Chinese Security Camera Ban
It is difficult to definitively state the motives behind the Australian government's recent Chinese camera ban. However, the ban is widely believed to be related to concerns over national security. The ban was implemented in 2018 and expanded in 2020 to cover a wider range of critical infrastructure and locations and they cited security concerns as the reason for banning the use of Chinese-made cameras in certain sensitive locations such as military and government installations.
Some experts argue that the ban is not only about the potential for cyber espionage but also about protecting critical infrastructure from sabotage and disruption. They suggest that the ban is part of a wider effort to reduce Australia's reliance on Chinese technology and ensure that critical infrastructure is secure from all potential threats.
However, there are also concerns that the ban could exacerbate tensions between Australia and China, particularly given the already strained relationship between the two countries. China has responded angrily to the ban, with some officials describing it as a form of "discrimination" and suggesting that it is part of a wider campaign to contain China's rise.
Government agencies take strict measures to ensure the security of their premises, using the best performance solutions for the least cost. In compact applications, like suburban high street offices, basic turret cameras are installed in a star configuration that revolves around a PoE NVR/DVR. These cameras are not usually connected to local data networks and are installed for safety and security purposes.
Interestingly, IP cameras can upgrade firmware automatically over public networks, but this feature can be disabled in CCTV cameras. Security teams are responsible for manual updates, and they work closely with an end user’s security operations team to respond quickly to any issues.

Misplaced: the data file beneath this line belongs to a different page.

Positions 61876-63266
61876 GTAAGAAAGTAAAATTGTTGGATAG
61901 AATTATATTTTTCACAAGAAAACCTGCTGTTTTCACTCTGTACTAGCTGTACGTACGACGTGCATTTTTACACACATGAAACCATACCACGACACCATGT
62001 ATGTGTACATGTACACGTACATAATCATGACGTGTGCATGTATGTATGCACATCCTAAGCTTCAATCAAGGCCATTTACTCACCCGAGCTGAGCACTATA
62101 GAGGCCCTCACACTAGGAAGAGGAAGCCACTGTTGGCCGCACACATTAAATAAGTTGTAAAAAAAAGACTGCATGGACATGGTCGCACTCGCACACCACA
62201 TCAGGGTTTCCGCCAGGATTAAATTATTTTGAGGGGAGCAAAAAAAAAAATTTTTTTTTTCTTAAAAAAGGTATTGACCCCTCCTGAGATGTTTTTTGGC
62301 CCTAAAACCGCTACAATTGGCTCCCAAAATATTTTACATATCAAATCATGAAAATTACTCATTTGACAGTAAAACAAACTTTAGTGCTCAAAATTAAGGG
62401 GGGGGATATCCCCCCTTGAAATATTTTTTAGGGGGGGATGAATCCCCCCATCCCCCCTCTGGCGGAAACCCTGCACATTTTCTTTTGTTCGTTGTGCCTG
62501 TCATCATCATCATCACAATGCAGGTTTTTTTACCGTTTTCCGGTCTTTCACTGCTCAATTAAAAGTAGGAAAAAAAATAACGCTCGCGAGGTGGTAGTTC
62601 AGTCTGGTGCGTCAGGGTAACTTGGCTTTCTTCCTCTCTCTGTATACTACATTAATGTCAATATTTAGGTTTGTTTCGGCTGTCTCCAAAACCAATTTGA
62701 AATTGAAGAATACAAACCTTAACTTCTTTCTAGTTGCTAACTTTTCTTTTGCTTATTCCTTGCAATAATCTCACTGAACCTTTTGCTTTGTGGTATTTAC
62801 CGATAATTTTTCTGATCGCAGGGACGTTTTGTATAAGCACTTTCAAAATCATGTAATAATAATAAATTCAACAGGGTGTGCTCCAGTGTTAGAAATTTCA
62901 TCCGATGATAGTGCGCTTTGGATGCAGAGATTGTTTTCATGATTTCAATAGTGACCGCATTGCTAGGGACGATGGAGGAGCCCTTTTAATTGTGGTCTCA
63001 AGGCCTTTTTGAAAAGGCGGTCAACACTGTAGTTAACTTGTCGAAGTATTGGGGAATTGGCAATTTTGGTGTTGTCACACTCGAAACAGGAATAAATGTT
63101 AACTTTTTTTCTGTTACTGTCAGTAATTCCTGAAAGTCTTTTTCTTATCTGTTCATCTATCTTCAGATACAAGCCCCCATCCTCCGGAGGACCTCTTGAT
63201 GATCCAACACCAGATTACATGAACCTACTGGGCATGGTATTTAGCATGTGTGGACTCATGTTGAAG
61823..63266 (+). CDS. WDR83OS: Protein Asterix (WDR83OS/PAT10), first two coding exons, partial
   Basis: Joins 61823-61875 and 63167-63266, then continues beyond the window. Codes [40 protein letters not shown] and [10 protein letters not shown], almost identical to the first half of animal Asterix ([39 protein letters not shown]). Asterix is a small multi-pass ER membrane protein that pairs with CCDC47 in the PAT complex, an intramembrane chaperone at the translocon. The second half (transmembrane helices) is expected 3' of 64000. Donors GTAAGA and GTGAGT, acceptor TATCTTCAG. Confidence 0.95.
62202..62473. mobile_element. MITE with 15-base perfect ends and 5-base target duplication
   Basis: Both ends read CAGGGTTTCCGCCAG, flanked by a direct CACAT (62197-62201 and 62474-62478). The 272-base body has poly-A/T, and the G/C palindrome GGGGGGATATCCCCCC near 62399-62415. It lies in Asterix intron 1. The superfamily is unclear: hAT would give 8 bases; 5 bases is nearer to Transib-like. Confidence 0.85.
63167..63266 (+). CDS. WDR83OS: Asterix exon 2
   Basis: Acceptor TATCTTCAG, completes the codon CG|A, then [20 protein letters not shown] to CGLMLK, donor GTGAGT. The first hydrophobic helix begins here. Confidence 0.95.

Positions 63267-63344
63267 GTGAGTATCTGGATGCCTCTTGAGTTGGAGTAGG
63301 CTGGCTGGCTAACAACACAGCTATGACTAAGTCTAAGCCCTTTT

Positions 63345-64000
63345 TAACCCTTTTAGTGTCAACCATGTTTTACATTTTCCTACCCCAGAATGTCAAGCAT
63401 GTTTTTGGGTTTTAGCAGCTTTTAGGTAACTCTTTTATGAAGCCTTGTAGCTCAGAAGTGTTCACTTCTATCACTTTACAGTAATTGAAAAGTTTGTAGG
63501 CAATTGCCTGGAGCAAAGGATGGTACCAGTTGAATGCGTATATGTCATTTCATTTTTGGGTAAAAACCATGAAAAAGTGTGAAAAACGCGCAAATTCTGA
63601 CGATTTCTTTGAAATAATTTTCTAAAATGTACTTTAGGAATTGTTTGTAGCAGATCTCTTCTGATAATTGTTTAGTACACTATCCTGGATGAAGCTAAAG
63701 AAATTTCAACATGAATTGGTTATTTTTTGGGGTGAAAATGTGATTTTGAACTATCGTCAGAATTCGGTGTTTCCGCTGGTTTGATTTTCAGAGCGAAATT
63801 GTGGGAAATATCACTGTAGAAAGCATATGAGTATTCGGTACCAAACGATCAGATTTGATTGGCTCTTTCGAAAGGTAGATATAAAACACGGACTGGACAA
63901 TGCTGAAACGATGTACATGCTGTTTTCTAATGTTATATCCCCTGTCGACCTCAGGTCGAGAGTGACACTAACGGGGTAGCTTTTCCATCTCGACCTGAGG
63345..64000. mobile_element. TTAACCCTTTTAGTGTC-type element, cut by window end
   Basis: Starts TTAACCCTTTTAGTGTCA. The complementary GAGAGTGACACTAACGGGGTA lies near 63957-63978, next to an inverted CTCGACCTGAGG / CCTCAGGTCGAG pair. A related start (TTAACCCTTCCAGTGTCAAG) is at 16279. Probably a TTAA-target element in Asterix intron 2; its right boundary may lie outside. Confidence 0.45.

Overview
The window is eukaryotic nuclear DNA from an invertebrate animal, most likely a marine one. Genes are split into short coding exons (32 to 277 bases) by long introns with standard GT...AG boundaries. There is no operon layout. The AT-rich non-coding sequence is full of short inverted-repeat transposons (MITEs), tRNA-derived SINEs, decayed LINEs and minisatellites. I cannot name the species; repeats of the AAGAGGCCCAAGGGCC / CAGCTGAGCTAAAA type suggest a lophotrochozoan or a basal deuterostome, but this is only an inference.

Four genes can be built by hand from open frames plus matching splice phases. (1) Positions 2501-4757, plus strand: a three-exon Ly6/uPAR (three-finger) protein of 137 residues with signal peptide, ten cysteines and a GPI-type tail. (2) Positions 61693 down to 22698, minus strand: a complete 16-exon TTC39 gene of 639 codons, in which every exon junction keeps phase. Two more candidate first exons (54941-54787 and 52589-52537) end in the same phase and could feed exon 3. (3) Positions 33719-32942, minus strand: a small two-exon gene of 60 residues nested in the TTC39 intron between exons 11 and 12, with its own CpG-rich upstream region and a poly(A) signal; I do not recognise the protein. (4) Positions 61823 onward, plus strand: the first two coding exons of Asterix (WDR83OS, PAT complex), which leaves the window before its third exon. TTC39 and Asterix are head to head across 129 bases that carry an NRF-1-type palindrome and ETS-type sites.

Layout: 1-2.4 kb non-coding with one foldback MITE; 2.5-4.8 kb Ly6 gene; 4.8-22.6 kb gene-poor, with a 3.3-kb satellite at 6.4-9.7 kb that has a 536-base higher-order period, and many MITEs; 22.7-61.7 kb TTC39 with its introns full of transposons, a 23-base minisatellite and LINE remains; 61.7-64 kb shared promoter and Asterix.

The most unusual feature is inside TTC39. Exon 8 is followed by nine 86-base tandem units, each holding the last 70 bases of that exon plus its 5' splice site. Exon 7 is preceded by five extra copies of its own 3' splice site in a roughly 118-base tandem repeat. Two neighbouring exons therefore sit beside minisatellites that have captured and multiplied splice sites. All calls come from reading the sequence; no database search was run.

Is the Australian government overlooking the most secure IP surveillance camera on the market? In SEN's view, the Mobotix camera boasts unparalleled cybersecurity credentials and operational flexibility, yet it's rarely used by the government. That said, Bosch, Axis, and iPro are highly regarded, and other tier 1 offerings, including Hikvision and Dahua, have made considerable strides to improve their cybersecurity measures.
Given the heightened concerns around Chinese-made devices, CCTV cameras from China receive the most scrutiny in terms of cybersecurity. However, these static edge sensors are nearly impossible to access remotely when installed on well-designed and secure data networks. The real threat lies in network application errors, the failure to activate cybersecurity settings, and physical weaknesses in network security.
For highly evolved technologies like professional CCTV cameras and intercoms, the likelihood of a sudden breach of network security settings is incredibly low. So, why isn't the Australian government taking advantage of these advances in cybersecurity? Perhaps their reluctance stems from a lack of understanding of this technology and its capabilities.
While no evidence suggests that these Chinese cameras were transmitting video streams to the Chinese government, it was a significant enough concern to warrant the ban. That said, most professional CCTV cameras are installed on secure subnets supported by dedicated switches, servers, and video management systems. And if any unauthorized transmission is detected, network engineers would be alerted immediately.
If you would like a free quote for an Alarm System or Security Cameras for your home or business, contact Geelong Digital Security on 0417 384 787.